How the Holes Were Discovered
Numerous cybersecurity experts examined the app, finding that the company responsible for development appeared to be a front. Breej Holding appears to be a thin veil for DarkMatter, a hacking firm that employs former government cybersecurity officials and experts from countries like the United States and Israel. The FBI placed DarkMatter on a watchlist some years ago, and technically maintains an open investigation into their activities.
The discovery of the association between the app’s developer and the known hacker collective lead researchers to probe the app’s permissions and behaviors, finding its complex storage system and data collection processes.
Researchers later came to find that the same building that houses the app’s developer also houses a company called Pax AI, a data mining firm with ties to DarkMatter. It is likely that the app company is utilizing Pax AI’s technology to interpret the data collected via the spy app.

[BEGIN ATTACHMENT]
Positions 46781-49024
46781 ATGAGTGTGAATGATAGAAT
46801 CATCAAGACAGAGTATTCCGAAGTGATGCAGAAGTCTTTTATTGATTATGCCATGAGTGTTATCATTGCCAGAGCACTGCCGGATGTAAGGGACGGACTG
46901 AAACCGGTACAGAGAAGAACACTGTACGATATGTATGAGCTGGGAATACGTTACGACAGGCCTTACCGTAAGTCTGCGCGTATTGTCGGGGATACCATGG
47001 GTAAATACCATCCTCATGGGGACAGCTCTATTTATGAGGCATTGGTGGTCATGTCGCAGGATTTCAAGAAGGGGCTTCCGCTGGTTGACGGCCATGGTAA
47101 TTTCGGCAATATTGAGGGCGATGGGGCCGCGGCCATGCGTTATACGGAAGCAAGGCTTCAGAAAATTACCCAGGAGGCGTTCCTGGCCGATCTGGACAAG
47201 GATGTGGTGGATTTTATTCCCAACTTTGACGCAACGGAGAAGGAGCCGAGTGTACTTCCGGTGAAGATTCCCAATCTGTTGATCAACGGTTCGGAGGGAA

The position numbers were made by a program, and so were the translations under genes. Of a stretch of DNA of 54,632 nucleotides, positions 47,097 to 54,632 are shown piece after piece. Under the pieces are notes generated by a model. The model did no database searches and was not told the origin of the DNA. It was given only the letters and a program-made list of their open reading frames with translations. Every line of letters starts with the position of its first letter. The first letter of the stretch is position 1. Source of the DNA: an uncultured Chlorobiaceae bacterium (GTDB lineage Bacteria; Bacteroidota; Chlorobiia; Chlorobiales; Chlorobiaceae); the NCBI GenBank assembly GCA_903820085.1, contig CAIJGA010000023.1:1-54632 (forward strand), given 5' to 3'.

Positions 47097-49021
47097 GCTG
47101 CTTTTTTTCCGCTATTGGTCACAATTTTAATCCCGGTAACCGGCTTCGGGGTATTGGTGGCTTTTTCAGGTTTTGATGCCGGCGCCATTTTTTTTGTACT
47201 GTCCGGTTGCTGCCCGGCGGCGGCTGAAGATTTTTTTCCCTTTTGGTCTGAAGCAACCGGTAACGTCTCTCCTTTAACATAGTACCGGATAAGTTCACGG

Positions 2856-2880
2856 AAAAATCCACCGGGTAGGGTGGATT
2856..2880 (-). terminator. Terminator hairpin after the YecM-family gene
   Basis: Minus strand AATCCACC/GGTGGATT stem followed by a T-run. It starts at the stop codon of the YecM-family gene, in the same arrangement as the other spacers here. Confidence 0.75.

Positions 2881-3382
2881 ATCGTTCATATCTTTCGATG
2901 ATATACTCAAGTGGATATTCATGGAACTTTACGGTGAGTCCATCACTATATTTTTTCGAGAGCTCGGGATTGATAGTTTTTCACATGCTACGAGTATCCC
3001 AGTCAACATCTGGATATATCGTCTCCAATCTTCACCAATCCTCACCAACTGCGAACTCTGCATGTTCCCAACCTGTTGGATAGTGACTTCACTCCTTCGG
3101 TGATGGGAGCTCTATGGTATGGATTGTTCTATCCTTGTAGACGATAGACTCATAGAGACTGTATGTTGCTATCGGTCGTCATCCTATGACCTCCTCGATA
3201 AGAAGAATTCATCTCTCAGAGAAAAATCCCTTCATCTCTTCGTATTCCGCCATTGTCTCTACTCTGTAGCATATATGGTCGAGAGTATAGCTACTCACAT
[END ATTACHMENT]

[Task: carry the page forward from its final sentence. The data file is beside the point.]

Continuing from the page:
All companies involved have declined to comment or failed to respond to contact attempts. Google and Apple were made aware of the threat posed by ToTok, with both stores eventually removing the app for purchase. Google claims that the app violated policy, and Apple claims they’re continuing to research the matter. Users who have not uninstalled the app are still vulnerable.
The UAE, Spying, and National Security
The United Arab Emirates was never considered a threat to national security. In fact, the current administration heavily relies on the UAE as an ally in the middle east. In a region of the world where so many important relationships have fractured or entirely dissolved, The United States’ relationship with the UAE is a crucial political strategy. The spy app seems to have been targeted to users in Arabic countries, with American users merely being caught in the crossfire.